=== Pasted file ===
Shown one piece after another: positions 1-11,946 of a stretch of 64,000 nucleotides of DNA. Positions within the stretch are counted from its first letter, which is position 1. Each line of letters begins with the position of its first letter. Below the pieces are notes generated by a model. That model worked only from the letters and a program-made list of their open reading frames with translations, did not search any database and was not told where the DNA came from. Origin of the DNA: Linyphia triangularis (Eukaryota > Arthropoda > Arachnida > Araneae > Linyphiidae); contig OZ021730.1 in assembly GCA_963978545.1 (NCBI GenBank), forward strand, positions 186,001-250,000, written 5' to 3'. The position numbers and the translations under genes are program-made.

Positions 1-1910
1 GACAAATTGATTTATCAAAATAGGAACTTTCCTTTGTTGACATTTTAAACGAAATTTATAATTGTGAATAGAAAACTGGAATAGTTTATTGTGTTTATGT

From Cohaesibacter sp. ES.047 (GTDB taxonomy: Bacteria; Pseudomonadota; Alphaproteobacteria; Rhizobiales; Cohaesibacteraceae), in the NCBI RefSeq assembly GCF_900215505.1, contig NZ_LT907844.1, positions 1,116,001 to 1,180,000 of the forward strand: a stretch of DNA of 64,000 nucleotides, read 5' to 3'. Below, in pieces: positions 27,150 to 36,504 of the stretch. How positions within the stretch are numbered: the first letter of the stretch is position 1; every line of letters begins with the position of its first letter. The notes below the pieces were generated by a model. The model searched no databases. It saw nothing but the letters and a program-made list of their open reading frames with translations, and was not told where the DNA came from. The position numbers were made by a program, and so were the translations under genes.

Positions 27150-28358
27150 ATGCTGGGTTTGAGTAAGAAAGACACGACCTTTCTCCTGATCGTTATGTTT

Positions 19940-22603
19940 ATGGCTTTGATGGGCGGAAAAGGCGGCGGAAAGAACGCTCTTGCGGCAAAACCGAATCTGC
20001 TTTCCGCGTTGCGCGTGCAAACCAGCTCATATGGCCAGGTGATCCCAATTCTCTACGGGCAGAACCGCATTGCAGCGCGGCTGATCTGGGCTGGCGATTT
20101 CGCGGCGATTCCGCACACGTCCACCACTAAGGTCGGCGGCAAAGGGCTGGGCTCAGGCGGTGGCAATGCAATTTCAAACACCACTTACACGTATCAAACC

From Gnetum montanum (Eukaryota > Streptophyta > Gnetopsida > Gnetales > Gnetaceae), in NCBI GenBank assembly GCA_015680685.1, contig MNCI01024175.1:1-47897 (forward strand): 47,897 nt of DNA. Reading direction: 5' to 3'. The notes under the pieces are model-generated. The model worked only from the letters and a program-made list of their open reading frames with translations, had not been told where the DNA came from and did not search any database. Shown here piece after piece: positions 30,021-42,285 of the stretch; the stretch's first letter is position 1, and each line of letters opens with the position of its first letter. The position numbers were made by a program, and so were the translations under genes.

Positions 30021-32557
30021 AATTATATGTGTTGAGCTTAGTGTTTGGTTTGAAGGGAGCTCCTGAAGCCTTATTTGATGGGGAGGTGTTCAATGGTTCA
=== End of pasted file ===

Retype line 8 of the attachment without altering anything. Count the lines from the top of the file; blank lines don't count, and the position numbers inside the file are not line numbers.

19940 ATGGCTTTGATGGGCGGAAAAGGCGGCGGAAAGAACGCTCTTGCGGCAAAACCGAATCTGC